75 Dump Sites Now Being Investigated, High Levels of PFAS found in New Area

Similar wells found in the 75 dump sites in Kent County

Officials confirmed Monday that the number of dump sites being checked for PFAS contamination has risen to 75.

State Department of Environmental Quality officials confirmed 18 additional sites were being investigated for PFAS contamination in Kent County - up from the previous count of 57 - citing tips provided by concerned residents. The additional sites include a deep ravine about 1,000 feet from House Street NE, where officials found partially exposed barrels and mounds of moss covered leather. In response, Wolverine Worldwide stated it would be testing 175 wells in the Wolven area for PFAS between 10 Mile Road and 11 Mile Road.

Wood TV 8 is also reporting that testing of a residence on Elstner Ave. revealed a high level of PFAS. According to reports, several of the sites being investigated include farmland where the sludge dumped by Wolverine was used as fertilizer.

Approximate location of the new test site on Elstner Ave. NE in relation to existing sites.    

Approximate location of the new test site on Elstner Ave. NE in relation to existing sites.    

Officials have not disclosed the exact location of the private well, but did confirm that the water showed a combined PFAS level of 2,430 parts-per-trillion. The Environmental Protection Agency’s advisory limit for drinking water containing PFAS is set at 70 parts-per-trillion (PPT). However, it may be worth noting that many states have adopted much lower acceptable safety levels. Vermont’s advisory limit is 20 PPT and in New Jersey the limit is 14 PPT.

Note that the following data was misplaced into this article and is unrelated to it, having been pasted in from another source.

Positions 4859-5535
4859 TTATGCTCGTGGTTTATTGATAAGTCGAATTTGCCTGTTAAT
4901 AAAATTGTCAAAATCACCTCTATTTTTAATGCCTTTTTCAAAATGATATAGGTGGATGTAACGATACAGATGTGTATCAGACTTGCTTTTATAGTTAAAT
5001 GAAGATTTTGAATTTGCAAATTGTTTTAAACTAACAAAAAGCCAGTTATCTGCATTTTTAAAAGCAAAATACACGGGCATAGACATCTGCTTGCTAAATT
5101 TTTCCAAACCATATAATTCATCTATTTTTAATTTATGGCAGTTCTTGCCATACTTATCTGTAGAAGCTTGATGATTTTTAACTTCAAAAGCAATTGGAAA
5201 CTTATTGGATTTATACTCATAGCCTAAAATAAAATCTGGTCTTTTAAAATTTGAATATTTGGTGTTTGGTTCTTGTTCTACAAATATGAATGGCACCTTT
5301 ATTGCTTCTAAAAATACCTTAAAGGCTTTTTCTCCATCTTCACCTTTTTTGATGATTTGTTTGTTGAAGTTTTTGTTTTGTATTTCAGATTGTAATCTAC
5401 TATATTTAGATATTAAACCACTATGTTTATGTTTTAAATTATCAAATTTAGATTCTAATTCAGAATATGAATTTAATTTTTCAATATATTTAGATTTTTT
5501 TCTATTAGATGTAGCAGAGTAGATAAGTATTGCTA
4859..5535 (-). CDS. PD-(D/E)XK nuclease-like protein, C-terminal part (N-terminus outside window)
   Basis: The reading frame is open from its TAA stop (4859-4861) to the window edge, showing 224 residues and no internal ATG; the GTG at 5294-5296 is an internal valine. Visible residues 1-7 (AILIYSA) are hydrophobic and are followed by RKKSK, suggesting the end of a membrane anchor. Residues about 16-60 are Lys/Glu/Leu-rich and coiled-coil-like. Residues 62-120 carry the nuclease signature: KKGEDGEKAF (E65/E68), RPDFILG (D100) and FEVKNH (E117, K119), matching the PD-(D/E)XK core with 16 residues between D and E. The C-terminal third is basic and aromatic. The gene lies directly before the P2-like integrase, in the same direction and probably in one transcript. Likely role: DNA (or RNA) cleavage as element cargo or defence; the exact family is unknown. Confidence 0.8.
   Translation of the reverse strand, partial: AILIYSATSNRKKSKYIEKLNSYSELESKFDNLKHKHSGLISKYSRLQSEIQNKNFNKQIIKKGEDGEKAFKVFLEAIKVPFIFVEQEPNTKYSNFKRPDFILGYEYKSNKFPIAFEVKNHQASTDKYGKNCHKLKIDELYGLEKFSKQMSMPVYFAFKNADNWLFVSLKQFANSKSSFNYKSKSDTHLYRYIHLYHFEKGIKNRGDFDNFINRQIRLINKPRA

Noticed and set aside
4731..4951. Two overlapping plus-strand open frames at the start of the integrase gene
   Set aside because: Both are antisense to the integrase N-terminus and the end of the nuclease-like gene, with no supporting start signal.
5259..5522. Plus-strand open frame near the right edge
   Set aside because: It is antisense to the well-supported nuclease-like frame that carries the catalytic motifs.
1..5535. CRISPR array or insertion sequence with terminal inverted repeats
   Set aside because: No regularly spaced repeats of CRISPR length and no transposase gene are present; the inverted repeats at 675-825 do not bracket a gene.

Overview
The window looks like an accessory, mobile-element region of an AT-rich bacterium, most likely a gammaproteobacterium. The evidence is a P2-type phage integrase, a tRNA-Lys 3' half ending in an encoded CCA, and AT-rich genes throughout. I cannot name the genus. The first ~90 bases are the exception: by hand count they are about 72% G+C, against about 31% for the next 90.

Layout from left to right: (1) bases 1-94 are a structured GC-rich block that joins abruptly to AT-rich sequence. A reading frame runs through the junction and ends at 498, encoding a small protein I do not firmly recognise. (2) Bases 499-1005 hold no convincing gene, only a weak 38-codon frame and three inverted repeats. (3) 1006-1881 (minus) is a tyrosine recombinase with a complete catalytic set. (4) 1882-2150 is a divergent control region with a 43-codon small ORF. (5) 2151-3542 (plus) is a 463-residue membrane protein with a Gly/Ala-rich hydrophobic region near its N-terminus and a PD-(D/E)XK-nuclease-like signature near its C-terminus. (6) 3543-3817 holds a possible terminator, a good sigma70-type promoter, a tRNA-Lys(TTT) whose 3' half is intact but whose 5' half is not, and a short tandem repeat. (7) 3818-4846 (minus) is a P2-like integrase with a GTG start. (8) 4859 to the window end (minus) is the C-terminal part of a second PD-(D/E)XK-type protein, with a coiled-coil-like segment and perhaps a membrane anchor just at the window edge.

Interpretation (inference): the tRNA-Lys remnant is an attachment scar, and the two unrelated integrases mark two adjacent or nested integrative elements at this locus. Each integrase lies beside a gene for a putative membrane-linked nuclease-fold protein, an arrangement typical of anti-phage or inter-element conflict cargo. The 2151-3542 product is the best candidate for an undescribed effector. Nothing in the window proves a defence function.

Concerns over groundwater contamination became widespread earlier this year when it was revealed that shoe manufacturer Wolverine Worldwide disposed of chemicals containing PFAS in unprotected dump sites scattered around Kent County in the 1960s and 1970s. The chemicals, which are especially resistant to heat, water, and chemical breakdown, were once used in the waterproofing agent known as Scotchgard before being banned due to health concerns. It is believed that the chemicals can contribute to a number of potentially life-threatening complications, including increased risk of fibromyalgia, suppressed immune systems, thyroid problems, and certain types of cancer.

If you are concerned that your home’s well may be contaminated by PFAS, officials recommend contacting the Michigan Department of Environmental Assistance Center at 1-800-662-9278. Affected residents who would like to discuss their legal options can submit the contact form below to be connected with an attorney handling the ongoing litigation.

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